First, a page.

When it comes to finding success as an entrepreneur, there are a lot of factors to keep in mind. Entrepreneurs are constantly juggling a variety of priorities, from managing day-to-day operations to thinking big about the future and the places they can take themselves and their business. As such, it never hurts to have a little bit of mentorship in order to clarify your goals and what you want to achieve in life.
While it’s always possible to connect with other entrepreneurs via social networking websites such as LinkedIn, sometimes it’s just as important to hear a few key thoughts and philosophies from someone else who’s found a great deal of success. Mark Wiseman is one such individual to turn to for wisdom about running a business. Known as an investment legend for his work as the Global Head of Active Equities and for managing a swath of strategic priorities around the Canada Pension Plan Investment Board and other private equity fund investments, Wiseman has plenty to share with entrepreneurs who’re just starting out or have a few years under the belt. Here are two key pieces of advice as distilled from Wiseman’s impressive career and track record of successes.
Don’t make short-term decisions. Take the long view.
One of the most pivotal philosophies espoused by Mark Wiseman is to take the long view. While this is predominantly in association with thinking about your investment strategy from a long-term investing approach, his ideas about time frames are just as applicable to other areas of business, too. To quote Wiseman directly, “If you look at a chart of the Dow Jones over 100 years you don’t see any volatility.” Taking solace in the Dow’s upward trajectory over the past century allows investors to focus on their end goal instead of making knee-jerk reactions to the 24-hour news cycle, which can be particularly dangerous during a pandemic.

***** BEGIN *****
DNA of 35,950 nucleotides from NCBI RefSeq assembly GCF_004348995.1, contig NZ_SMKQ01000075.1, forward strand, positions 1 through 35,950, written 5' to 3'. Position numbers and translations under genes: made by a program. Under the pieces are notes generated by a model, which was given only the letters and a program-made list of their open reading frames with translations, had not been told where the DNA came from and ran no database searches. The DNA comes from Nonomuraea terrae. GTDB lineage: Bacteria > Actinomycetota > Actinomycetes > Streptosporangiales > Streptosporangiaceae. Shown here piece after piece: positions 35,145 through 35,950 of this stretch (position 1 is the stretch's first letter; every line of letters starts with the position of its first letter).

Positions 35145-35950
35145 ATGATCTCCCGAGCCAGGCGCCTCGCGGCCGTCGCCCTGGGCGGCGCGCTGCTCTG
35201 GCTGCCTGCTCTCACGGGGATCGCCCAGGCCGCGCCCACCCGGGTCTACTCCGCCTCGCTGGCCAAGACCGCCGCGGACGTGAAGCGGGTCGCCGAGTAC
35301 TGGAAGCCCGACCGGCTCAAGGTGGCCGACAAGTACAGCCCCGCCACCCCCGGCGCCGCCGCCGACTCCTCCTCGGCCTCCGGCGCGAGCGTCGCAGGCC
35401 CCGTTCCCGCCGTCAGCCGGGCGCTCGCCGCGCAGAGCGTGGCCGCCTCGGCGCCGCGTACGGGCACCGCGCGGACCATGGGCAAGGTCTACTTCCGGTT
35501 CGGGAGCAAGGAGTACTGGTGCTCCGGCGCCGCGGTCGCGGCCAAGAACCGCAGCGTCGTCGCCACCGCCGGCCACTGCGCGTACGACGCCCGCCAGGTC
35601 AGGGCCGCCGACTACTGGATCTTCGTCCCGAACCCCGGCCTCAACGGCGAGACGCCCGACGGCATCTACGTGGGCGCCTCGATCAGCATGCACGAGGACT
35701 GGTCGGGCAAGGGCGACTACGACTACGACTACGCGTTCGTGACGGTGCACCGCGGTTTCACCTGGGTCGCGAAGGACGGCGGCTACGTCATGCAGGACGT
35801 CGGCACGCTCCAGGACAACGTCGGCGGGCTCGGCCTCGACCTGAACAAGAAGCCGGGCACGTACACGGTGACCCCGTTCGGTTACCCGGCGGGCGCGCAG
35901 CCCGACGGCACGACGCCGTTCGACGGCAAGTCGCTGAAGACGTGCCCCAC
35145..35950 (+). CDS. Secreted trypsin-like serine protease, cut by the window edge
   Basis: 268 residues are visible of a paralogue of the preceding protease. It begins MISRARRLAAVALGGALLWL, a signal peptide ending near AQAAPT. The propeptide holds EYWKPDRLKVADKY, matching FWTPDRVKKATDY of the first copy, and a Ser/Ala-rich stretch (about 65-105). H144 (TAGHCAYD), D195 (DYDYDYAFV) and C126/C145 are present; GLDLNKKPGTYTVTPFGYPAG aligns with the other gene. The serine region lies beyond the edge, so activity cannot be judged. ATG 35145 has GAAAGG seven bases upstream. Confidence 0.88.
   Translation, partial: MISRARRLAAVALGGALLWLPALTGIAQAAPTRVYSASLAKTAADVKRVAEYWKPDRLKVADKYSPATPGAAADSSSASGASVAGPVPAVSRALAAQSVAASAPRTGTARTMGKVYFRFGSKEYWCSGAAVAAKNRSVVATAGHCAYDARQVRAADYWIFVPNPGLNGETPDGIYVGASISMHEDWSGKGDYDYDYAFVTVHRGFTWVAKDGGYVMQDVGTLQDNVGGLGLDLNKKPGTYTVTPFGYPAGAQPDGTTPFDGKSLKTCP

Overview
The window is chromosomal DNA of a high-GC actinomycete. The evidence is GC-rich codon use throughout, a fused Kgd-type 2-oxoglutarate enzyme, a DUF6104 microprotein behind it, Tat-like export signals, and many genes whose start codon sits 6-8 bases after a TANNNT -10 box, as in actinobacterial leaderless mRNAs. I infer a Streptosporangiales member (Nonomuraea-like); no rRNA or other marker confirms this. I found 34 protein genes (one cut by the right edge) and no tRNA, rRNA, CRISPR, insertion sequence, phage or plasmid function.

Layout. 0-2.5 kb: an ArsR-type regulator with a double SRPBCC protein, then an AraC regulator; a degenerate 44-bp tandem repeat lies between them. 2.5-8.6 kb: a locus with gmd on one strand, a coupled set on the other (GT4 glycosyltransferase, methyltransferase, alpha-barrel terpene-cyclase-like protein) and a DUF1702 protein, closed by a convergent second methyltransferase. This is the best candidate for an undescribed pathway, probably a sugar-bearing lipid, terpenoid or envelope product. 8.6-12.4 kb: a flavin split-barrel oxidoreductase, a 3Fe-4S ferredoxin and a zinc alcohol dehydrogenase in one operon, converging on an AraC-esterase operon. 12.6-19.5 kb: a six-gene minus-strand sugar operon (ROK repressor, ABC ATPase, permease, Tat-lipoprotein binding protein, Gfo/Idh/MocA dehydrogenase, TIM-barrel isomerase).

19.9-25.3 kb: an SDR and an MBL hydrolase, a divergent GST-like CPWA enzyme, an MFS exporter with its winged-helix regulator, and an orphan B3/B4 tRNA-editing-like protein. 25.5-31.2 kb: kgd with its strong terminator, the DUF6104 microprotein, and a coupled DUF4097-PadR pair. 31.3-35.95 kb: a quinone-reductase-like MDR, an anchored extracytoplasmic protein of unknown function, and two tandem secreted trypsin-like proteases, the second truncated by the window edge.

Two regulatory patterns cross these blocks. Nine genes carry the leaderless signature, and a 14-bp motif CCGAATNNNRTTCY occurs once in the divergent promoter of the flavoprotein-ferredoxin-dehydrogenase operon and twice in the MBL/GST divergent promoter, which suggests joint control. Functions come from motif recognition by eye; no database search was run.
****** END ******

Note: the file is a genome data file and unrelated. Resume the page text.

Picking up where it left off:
So, how do you take Wiseman’s investment advice and apply it to your entrepreneurship? The answer is simple: don’t make short-term decisions. True, because of the pandemic, it may make more financial sense in the current moment to furlough staff members or decrease your output, but how does that set you up for success six or twelve months from now when the pandemic is over? Employees will remember your lack of loyalty and new job applicants may steer clear of your business after seeing how you handled the pandemic. Similarly, by scaling back your output, customers may have forgotten about you or moved on to another business instead of counting on you. By taking a longer view and thinking months (or even years!) in advance, you can avoid these costly mistakes.
Make goals—and stick to them.
Part of being able to stay focused on your long-term goals the way that Wiseman advocates is to clearly identify your priorities and stick to them. In Mr. Wiseman’s world of investments, that involves defining clear needs, like making sure that your social workers’ pension plan doesn’t run out of money. When it comes to making those goals as an entrepreneur, you’ll want to substitute Wiseman’s Canada pension plan for another priority of your own business—like increasing sales, launching a new product, or redesigning your website.
One way to align all of your staff members with these strategic priorities is to adopt an OKR framework for doing business. OKR stands for “objectives and key results” and provides a clear way for thinking about, identifying, and achieving your goals by defining what success looks like in purely black-and-white terms. Work Board offers a software platform that makes creating, sharing, and collaborating on your OKRs super simple, complete with powerful analytic tools that make it easier than ever to measure your success. If you’re an entrepreneur that geeks out over business processes and technology that makes your team more productive, OKR software is something that can help you implement Wiseman’s philosophies in a concrete way.